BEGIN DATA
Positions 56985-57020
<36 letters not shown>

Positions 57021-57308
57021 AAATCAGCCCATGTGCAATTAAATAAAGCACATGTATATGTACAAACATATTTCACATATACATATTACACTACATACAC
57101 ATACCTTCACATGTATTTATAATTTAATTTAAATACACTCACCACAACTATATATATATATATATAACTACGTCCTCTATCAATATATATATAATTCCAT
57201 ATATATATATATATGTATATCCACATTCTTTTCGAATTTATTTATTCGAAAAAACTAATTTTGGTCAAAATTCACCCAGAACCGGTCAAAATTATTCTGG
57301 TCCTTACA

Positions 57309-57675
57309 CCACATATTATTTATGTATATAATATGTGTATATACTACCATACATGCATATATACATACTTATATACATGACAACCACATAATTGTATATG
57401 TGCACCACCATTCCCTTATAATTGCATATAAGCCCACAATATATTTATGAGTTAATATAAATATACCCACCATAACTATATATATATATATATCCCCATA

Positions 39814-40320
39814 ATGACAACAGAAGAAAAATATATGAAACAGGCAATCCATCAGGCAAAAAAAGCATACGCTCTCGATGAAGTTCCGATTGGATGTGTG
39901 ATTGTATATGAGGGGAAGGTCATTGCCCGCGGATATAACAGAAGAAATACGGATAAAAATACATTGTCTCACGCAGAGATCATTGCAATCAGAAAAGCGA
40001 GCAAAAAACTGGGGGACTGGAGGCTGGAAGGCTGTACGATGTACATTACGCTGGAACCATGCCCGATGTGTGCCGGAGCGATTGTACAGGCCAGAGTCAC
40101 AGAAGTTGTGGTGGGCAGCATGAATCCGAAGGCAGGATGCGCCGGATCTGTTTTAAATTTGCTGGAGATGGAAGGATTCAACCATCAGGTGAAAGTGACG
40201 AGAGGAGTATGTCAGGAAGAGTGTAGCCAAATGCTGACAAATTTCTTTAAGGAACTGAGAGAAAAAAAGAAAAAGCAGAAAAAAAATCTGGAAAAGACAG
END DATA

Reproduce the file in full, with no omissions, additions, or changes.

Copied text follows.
Positions 56985-57020
<36 letters not shown>

Positions 57021-57308
57021 AAATCAGCCCATGTGCAATTAAATAAAGCACATGTATATGTACAAACATATTTCACATATACATATTACACTACATACAC
57101 ATACCTTCACATGTATTTATAATTTAATTTAAATACACTCACCACAACTATATATATATATATATAACTACGTCCTCTATCAATATATATATAATTCCAT
57201 ATATATATATATATGTATATCCACATTCTTTTCGAATTTATTTATTCGAAAAAACTAATTTTGGTCAAAATTCACCCAGAACCGGTCAAAATTATTCTGG
57301 TCCTTACA

Positions 57309-57675
57309 CCACATATTATTTATGTATATAATATGTGTATATACTACCATACATGCATATATACATACTTATATACATGACAACCACATAATTGTATATG
57401 TGCACCACCATTCCCTTATAATTGCATATAAGCCCACAATATATTTATGAGTTAATATAAATATACCCACCATAACTATATATATATATATATCCCCATA

Positions 39814-40320
39814 ATGACAACAGAAGAAAAATATATGAAACAGGCAATCCATCAGGCAAAAAAAGCATACGCTCTCGATGAAGTTCCGATTGGATGTGTG
39901 ATTGTATATGAGGGGAAGGTCATTGCCCGCGGATATAACAGAAGAAATACGGATAAAAATACATTGTCTCACGCAGAGATCATTGCAATCAGAAAAGCGA
40001 GCAAAAAACTGGGGGACTGGAGGCTGGAAGGCTGTACGATGTACATTACGCTGGAACCATGCCCGATGTGTGCCGGAGCGATTGTACAGGCCAGAGTCAC
40101 AGAAGTTGTGGTGGGCAGCATGAATCCGAAGGCAGGATGCGCCGGATCTGTTTTAAATTTGCTGGAGATGGAAGGATTCAACCATCAGGTGAAAGTGACG
40201 AGAGGAGTATGTCAGGAAGAGTGTAGCCAAATGCTGACAAATTTCTTTAAGGAACTGAGAGAAAAAAAGAAAAAGCAGAAAAAAAATCTGGAAAAGACAG